This toolkit is designed to assist states as they plan for and carry out their efforts to collect, report, analyze, and use high-quality parent and family involvement data. It defines key concepts; offers guidance on ways to improve the quality of the collection, analysis, and use of parent and family involvement data; and provides resources and tools to help states in their parent involvement data efforts. The toolkit also contains guidance on involving stakeholders to ensure
- data collection activities are relevant to and understandable by parents/families;
- the state and other stakeholders accurately interpret data; and
- state agencies receive additional expertise and support using the data to identify and address issues related to parent/family involvement.
The toolkit is designed to allow various navigation options. There are four primary sections: preparing for data collection (READY), collecting data (RUN), analyzing data (REFLECT), and using the collected information to consider current results and goals and share data with others (REACH). The toolkit also includes resources and tools to help states make the most of their parent/family involvement data and supplementary information on topics such as working with third-party contractors and creating or modifying a new parent/family involvement survey.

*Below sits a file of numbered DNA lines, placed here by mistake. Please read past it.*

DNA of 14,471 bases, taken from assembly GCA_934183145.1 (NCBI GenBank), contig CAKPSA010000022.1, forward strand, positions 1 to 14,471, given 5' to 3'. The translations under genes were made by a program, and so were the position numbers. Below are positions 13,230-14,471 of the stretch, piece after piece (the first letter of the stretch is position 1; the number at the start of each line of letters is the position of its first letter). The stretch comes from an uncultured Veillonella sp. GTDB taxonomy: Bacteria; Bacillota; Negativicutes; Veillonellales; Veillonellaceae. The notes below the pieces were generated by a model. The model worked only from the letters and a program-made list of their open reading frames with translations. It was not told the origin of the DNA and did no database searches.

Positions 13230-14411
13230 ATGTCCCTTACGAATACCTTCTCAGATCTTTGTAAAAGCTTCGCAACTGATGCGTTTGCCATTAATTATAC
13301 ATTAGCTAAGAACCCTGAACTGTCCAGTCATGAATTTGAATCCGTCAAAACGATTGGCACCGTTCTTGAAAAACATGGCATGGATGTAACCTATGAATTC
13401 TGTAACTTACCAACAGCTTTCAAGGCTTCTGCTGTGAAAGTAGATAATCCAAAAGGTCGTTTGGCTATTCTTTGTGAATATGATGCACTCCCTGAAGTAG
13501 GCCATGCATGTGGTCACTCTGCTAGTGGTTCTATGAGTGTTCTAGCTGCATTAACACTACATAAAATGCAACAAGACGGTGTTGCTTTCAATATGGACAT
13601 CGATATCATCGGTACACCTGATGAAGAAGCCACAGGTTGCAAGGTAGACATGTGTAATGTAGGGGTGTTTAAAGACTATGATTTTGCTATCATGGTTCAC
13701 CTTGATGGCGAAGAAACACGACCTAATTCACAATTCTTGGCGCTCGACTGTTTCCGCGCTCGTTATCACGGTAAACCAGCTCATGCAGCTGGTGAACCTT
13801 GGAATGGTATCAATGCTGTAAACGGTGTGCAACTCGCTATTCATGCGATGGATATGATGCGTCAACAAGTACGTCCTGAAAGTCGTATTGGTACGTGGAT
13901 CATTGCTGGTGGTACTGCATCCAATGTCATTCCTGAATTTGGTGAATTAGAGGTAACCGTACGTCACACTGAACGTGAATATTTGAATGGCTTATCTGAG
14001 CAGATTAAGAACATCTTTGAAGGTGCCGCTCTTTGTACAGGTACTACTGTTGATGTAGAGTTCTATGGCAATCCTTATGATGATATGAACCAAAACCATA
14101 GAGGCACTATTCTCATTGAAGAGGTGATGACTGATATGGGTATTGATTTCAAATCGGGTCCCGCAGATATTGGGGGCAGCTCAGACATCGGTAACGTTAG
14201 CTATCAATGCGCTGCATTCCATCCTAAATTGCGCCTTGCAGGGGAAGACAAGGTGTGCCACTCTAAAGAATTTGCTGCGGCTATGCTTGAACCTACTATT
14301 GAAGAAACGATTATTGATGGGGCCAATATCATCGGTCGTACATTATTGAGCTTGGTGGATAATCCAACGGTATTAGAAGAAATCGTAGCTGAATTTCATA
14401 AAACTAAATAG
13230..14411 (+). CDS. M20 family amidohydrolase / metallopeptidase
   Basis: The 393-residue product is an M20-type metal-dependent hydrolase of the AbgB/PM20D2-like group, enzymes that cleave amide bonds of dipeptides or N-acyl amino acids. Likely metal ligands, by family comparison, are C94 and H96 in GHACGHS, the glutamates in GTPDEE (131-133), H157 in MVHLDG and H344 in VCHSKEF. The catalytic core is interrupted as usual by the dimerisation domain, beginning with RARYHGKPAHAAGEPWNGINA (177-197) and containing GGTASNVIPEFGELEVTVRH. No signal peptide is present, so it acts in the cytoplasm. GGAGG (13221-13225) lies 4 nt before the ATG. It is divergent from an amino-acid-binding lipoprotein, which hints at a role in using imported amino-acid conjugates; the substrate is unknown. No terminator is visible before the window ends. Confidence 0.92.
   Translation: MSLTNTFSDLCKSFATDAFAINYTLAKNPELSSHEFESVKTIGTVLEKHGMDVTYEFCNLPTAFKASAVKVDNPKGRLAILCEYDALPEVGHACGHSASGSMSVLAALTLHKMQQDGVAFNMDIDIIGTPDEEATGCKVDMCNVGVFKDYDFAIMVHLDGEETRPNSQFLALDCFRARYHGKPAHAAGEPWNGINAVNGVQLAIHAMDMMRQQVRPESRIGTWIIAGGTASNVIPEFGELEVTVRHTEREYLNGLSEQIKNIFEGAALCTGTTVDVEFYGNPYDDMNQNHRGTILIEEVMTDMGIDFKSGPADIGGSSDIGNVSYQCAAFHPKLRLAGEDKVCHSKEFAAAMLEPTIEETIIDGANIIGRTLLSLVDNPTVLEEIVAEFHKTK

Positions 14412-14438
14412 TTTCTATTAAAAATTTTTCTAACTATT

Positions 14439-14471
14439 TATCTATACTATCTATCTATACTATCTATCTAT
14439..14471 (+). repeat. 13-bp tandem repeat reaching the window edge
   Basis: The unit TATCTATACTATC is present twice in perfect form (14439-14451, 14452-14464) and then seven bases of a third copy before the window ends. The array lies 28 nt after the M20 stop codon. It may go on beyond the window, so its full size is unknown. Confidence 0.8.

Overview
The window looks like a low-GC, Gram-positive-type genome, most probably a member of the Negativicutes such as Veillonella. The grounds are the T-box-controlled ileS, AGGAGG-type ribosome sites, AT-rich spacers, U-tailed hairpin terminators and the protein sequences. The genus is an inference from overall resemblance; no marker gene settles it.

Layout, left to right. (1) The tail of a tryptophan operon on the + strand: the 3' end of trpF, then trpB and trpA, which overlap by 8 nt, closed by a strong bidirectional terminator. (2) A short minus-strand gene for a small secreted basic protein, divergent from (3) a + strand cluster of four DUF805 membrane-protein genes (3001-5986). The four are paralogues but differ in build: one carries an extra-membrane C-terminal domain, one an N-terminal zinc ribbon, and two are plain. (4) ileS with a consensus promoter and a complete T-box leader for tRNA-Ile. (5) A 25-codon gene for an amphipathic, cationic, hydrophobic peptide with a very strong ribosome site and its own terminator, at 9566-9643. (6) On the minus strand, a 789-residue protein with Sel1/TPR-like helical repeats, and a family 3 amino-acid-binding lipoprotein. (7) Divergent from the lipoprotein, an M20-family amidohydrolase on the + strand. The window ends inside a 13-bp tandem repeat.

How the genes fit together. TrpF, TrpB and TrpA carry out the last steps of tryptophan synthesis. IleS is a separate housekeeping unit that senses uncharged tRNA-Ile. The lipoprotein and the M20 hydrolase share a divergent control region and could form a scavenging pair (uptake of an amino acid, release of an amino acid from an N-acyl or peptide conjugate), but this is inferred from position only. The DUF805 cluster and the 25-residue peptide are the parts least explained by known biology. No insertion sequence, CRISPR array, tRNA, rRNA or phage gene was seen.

The authors would like to acknowledge Tamara Nimkoff, Nancy O’Hara, Beth Harrison, Doug Williams, Hanyu Sun, Jennifer Schaaf, Linda Lynch, Haidee Bernstein, Debra Jennings, Jan Serak, and Carmen Sanchez, all of whom contributed to the development of this toolkit
Resource Files & Links
These are resources that supplement the resource above.
Format: Guides and BriefsParent Involvement Data: How to Measure and Improve Representativeness for Indicator B8
This interactive resource provides states with an overview on how to gather representative parent involvement data for Part B SPP/APR Indicator 8. The resource defines key concepts such as representativeness, sampling, nonresponse bias, response rates, and weighting. It also offers information on how to improve the quality of parent involvement data, including strategies that can help states collect representative data and evaluate and improve the representativeness of their data before, during, and after data collection.
Format: Guides and BriefsExamining Representation and Identification: Over, Under, or Both?
Significant disproportionality with regard to identifying children as children with disabilities or as children with specific disabilities is, by definition, overrepresentation. This resource defines overrepresentation and three related terms: over-identification, under-identification, and underrepresentation. States can use this resource, in conjunction with the Success Gaps Toolkit to help identify and address the factors contributing to significant disproportionality (i.e., overrepresentation) within school districts.